Posting this for two reasons.  First, folks apparently really liked the lien and bond chart I posted a few weeks ago.  Second, I want mix things up and mess around with video as a medium for discuss. So, I am going to do series of video blog posts over the next few weeks.  Next week

The New Year will bring with it the biggest change to Pennsylvania’s Mechanics Lien Law since the current law was passed in 1963.  These changes will impact owner, contractors, and subcontractors equally.  However, the biggest benefits will probably be for real estate developers and other project owners.

On December 31, 2016, Pennsylvania will go live

As we enter the New Year, here is a look at 5 areas that will be a hot bed of legal activity for contractors and their attorneys.

1.   Aggressive Union Activity.

Decreasing membership and market share, will cause Big Labor to ramp up efforts to “persuade” public and private owners to use an all union

Pennsylvania used to be an unforgiving place for a subcontractor seeking to file a mechanics lien.  For over thirty years, with few exceptions, higher tier contractors could waive a subcontractor’s lien rights by filing lien waivers before work began on the project.  The onus was on the subcontractor to check with the Prothonotary to see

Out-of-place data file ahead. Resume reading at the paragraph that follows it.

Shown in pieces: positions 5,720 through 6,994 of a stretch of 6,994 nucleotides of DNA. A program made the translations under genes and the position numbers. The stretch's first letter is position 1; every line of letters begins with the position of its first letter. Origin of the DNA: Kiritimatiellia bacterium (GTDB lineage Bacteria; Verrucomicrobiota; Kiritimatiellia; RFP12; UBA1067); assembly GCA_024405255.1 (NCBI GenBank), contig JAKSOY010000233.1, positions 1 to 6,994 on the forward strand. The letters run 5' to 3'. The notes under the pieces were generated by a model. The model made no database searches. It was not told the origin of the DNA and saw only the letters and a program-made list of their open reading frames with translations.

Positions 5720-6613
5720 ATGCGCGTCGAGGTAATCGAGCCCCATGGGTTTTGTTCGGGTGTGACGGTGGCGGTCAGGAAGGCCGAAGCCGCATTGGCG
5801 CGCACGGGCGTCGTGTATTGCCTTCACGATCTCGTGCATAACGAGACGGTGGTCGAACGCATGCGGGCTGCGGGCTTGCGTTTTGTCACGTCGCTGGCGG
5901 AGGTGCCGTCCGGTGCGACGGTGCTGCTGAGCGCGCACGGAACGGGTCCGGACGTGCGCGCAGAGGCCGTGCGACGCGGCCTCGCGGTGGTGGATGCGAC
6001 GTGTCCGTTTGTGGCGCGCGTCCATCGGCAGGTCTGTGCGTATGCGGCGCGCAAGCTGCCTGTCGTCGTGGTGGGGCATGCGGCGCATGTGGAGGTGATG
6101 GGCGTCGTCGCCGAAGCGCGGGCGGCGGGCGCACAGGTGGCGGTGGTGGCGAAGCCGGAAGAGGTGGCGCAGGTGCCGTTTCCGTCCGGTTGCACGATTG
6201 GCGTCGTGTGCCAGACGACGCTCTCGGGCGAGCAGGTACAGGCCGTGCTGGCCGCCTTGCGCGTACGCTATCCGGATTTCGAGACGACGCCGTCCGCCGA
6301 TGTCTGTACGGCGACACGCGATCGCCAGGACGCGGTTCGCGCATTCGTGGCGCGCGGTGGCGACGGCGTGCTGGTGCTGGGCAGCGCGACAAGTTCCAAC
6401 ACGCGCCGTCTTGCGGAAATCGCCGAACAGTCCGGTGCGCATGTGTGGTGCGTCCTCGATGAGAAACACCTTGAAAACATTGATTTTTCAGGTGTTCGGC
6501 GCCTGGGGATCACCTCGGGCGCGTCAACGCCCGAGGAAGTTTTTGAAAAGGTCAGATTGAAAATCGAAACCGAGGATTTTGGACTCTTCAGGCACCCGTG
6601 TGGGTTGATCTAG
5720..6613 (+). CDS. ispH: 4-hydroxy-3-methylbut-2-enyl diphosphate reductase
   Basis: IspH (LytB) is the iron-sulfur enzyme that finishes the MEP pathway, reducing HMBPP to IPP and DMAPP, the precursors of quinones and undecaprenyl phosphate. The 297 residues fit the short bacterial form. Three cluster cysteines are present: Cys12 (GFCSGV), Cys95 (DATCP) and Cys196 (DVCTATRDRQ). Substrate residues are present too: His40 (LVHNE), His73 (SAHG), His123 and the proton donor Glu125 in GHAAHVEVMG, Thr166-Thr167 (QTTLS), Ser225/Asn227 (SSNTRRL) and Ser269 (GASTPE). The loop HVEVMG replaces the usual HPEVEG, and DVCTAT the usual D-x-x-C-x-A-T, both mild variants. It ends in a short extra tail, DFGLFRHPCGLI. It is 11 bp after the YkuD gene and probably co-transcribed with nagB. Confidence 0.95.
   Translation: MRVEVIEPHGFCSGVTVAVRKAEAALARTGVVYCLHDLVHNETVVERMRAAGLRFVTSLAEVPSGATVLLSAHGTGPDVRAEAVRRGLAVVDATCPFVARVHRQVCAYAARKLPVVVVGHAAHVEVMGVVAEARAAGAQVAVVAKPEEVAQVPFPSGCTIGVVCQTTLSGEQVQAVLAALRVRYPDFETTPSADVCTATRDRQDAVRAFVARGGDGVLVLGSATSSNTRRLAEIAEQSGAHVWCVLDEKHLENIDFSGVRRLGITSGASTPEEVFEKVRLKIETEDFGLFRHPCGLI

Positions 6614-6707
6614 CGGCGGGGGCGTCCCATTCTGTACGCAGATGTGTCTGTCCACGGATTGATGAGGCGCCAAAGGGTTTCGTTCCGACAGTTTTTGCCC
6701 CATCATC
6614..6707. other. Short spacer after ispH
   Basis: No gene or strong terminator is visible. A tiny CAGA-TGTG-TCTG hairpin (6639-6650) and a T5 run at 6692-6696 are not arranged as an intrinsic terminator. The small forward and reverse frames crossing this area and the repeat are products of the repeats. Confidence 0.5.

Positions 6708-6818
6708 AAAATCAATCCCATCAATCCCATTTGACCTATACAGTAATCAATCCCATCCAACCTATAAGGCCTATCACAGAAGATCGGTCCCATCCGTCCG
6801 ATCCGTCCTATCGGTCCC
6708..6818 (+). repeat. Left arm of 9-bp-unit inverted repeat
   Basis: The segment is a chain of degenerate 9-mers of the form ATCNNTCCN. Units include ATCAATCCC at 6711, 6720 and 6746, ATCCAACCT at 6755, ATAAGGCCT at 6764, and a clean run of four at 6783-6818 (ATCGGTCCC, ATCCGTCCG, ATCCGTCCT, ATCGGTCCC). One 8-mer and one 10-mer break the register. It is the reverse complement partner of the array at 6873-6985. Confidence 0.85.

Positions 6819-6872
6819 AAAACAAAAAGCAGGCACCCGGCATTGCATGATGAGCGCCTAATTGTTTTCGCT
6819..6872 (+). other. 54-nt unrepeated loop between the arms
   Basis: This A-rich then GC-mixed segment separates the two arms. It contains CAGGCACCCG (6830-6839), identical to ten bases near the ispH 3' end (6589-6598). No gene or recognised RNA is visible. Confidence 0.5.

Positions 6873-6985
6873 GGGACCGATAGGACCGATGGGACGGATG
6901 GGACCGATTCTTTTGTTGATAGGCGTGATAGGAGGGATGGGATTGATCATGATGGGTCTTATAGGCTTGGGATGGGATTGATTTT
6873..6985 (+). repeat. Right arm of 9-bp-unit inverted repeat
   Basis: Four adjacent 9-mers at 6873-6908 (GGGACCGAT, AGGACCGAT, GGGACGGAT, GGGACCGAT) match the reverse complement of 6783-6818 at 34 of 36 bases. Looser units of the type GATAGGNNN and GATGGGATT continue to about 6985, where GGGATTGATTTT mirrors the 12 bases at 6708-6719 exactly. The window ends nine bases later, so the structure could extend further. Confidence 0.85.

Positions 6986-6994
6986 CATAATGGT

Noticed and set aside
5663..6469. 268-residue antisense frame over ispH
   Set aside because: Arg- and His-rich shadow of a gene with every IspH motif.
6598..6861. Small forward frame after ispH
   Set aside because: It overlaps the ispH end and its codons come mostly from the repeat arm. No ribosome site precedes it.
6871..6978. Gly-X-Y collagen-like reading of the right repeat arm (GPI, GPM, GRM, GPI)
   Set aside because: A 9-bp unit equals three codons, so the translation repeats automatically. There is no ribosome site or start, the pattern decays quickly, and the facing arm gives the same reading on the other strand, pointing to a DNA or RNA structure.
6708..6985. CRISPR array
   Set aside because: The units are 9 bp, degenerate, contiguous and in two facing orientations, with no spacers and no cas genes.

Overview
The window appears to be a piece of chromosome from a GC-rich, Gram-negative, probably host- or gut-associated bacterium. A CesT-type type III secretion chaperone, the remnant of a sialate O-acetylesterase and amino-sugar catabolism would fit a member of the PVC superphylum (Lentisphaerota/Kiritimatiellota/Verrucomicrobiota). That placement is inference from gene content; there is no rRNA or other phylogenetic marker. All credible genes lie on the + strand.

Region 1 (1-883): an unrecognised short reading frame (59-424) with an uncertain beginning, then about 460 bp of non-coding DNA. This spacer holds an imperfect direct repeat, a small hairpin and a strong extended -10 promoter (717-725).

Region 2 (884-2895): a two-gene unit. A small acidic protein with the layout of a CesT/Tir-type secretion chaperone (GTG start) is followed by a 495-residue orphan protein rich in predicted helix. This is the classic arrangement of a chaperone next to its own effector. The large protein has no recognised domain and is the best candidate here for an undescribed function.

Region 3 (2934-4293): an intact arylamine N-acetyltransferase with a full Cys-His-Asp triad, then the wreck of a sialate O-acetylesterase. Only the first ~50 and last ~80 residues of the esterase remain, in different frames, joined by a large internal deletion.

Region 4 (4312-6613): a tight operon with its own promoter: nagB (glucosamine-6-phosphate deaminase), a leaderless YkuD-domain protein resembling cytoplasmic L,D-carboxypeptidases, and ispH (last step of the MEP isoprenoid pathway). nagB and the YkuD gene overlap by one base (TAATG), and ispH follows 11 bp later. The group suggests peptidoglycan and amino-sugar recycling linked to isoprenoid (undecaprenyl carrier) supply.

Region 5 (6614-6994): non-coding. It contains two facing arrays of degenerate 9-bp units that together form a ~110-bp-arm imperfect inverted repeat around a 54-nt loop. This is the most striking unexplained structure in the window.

On March 27, 2012, the Pennsylvania House of Representatives passed HB 1602, a bill that makes major changes to Pennsylvania’s mechanics lien law and if passed by the Senate and signed into law will impact any contractor working in Pennsylvania.  All contractors should be aware that HB 1602 weakens a contractor’s most effective weapon

For years construction lawyers in Pennsylvania have been taught that the requirements of the Mechanics Lien Law must be strictly followed or a mechanics lien claim will be stricken and lost.  In decades of precedent, it has been repeatedly stated that the Pennsylvania Mechanics Lien Law is a “creature of statute in derogation of the

Yesterday, I presented at a CLE on Pennsylvania’s Mechanics Lien Law.  As usual, I received great questions from those in attendance.  One questioner asked an interesting questions regarding whether an equipment rental company was prohibited from filing a mechanics lien in Pennsylvania.  I thought the answer was fairly easy and gave a quick “No” response.